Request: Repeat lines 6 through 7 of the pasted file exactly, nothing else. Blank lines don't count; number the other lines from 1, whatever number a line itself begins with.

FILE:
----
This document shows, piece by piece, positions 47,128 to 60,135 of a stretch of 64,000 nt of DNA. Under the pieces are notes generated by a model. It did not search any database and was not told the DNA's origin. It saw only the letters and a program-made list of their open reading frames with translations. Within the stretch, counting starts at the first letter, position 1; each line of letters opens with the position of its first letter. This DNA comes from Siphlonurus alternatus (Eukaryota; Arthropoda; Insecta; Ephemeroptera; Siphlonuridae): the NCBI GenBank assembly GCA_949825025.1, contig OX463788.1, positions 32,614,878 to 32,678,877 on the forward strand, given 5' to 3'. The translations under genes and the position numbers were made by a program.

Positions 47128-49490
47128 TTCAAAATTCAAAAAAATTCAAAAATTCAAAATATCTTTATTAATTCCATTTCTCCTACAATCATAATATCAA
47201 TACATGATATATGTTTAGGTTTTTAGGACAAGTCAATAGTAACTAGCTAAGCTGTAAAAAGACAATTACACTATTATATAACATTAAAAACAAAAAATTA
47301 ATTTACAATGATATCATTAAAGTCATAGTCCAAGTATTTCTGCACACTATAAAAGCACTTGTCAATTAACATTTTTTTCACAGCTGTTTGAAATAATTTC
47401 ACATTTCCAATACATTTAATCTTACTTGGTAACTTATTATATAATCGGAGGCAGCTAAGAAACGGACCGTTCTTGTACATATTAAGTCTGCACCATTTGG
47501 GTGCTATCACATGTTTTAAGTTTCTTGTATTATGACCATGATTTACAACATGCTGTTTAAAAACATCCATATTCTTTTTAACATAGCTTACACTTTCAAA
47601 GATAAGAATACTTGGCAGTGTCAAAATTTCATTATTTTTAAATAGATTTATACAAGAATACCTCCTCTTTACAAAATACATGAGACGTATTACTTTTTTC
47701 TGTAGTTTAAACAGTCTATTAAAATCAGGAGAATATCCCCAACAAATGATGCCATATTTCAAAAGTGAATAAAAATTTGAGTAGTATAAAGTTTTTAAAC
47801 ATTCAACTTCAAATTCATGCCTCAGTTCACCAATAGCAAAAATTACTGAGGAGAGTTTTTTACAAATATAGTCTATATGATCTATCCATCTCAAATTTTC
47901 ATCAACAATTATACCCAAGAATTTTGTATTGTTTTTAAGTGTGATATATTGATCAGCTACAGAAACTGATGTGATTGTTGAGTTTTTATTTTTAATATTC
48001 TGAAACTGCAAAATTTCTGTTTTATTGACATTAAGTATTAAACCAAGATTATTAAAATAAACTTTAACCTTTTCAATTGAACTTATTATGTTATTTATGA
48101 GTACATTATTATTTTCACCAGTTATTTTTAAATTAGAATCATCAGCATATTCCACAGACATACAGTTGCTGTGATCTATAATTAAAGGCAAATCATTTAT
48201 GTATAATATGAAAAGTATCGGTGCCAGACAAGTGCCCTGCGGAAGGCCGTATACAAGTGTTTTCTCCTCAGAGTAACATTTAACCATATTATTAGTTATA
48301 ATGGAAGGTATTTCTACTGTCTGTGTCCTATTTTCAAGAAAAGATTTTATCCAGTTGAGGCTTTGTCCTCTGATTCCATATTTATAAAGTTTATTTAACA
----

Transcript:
47401 ACATTTCCAATACATTTAATCTTACTTGGTAACTTATTATATAATCGGAGGCAGCTAAGAAACGGACCGTTCTTGTACATATTAAGTCTGCACCATTTGG
47501 GTGCTATCACATGTTTTAAGTTTCTTGTATTATGACCATGATTTACAACATGCTGTTTAAAAACATCCATATTCTTTTTAACATAGCTTACACTTTCAAA